Neighbor opposition to a special exception permit to hold events at Thornton Hill Farm outside Sperryville was ratcheted up several levels Friday with the issuance of a letter from a Fairfax law firm representing a dozen neighbors of the 158-acre parcel along Route 522.
In April, Bill Fletcher, owner of the property, submitted an application to the county requesting a blanket permit to hold up to 31 events a year, some of which could attract as many as 8,000 people. In comparison, the Sperryville Volunteer Fire Department’s annual Fourth of July fireworks event held at the property draws about 2,500 people.
Gifford Hampshire, a principal in the law firm Blankingship and Keith, addressed a five-page letter to the Rappahannock County Board of Supervisors and Planning Commission opposing the application.
“Our clients object to the Application because it requests action that would be [beyond] the County’s authority to issue special permits and because approval of the permits would be in contradiction to well-established precedent from the Supreme Court of Virginia,” Hampshire wrote.
He refers specifically to an opinion letter issued May 29 by the Rappahannock County Attorney Art Goff at the request of then County Administrator/Zoning Administrator Debbie Keyser.
Keyser wanted Goff’s opinion on whether the county’s ordinance allowed an applicant for several events to waive the requirement to apply for and obtain a special exception permit for each individual event.
Goff, in this letter wrote, “It is my opinion that a … special exception for each separate event in not required.”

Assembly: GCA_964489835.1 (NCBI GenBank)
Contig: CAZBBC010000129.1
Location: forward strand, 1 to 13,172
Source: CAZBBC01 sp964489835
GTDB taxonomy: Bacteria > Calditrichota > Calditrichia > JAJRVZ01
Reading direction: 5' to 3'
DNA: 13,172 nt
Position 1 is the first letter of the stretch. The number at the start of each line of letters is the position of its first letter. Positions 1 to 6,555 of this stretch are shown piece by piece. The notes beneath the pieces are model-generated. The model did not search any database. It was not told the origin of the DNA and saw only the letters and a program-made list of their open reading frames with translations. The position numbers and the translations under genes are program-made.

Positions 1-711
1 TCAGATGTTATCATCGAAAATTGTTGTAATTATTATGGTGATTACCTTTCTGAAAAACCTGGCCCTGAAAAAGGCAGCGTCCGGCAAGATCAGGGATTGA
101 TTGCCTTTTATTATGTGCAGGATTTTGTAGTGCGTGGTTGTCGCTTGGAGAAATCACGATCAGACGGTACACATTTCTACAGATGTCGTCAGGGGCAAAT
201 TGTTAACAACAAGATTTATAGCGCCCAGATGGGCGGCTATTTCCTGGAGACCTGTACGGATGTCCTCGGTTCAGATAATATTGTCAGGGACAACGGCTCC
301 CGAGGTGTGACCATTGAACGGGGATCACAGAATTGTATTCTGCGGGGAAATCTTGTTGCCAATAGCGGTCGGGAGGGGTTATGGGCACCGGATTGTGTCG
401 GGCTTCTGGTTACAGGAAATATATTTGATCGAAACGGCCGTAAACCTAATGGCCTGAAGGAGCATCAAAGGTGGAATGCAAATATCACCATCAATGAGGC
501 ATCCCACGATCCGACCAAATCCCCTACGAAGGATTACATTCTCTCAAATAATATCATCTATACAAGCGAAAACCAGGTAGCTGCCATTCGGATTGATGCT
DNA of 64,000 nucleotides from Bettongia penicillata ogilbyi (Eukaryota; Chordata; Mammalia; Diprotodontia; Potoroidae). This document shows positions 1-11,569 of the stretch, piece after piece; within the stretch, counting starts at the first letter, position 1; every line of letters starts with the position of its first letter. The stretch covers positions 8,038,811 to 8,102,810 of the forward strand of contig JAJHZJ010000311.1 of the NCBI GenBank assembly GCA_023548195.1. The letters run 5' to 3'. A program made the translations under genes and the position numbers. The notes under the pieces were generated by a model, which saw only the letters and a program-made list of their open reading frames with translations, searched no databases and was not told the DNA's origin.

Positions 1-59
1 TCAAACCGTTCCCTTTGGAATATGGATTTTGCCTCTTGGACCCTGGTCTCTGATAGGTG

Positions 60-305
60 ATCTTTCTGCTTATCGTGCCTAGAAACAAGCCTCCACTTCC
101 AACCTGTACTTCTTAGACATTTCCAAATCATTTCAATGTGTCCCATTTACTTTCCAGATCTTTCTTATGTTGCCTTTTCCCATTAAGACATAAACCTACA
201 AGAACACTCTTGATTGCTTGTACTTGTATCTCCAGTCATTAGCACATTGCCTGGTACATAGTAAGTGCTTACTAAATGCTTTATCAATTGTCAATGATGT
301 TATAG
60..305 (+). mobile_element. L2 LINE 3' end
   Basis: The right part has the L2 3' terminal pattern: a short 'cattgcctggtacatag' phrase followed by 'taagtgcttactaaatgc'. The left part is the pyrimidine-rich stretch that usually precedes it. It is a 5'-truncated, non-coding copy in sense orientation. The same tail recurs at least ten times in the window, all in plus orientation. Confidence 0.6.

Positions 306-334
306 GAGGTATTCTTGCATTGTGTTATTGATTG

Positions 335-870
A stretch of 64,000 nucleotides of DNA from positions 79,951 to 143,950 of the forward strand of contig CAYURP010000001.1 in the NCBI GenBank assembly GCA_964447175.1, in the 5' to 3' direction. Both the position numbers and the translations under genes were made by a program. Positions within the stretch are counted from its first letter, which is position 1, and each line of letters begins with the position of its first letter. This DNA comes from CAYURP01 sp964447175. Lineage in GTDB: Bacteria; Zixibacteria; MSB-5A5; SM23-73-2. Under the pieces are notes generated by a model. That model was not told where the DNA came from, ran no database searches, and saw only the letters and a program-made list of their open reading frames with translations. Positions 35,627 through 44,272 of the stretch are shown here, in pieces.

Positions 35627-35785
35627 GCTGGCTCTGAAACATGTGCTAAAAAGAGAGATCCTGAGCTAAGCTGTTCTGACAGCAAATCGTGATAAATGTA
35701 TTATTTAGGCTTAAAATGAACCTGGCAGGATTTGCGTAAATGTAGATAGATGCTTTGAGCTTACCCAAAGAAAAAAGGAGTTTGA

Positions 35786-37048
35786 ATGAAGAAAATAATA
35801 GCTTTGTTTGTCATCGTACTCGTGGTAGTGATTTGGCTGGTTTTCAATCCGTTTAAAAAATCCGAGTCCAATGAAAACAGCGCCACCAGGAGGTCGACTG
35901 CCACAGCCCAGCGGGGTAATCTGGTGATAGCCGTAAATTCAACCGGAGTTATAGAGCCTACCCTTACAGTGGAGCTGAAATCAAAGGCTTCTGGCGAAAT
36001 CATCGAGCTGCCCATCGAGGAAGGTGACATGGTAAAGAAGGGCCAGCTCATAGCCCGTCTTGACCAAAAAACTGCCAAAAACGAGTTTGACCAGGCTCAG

Also on Friday, Clair Catlett, field representative of the Piedmont Environmental Council, also wrote in opposition to the application.
In her three-page letter addressed to the planning commission, she states, “We have significant concerns about the types of uses being proposed, the scale of the proposed events, and the consistency of the application with sound planning policy being applied to all land use requests.”
Also released last week was a video taken by the closest neighbor to Thornton Hill Farm documenting the noise and light pollution experienced from his front porch during the Fourth of July fireworks.
The Planning Commission took up the application at its May and June meetings before voting to refer it to the board of supervisors. The supervisors, after hearing opposition from numerous neighbors and others at their July meeting, voted to send the application back to the planning commission, which will take it up again at their meeting 7:30 p.m. Wednesday, July 19.
The letters, video and other materials can be found on the County website Boarddocs at boarddocs.com/va/corva/Board.nsf/Public. The July 20 edition of the Rappahannock News will have more complete coverage.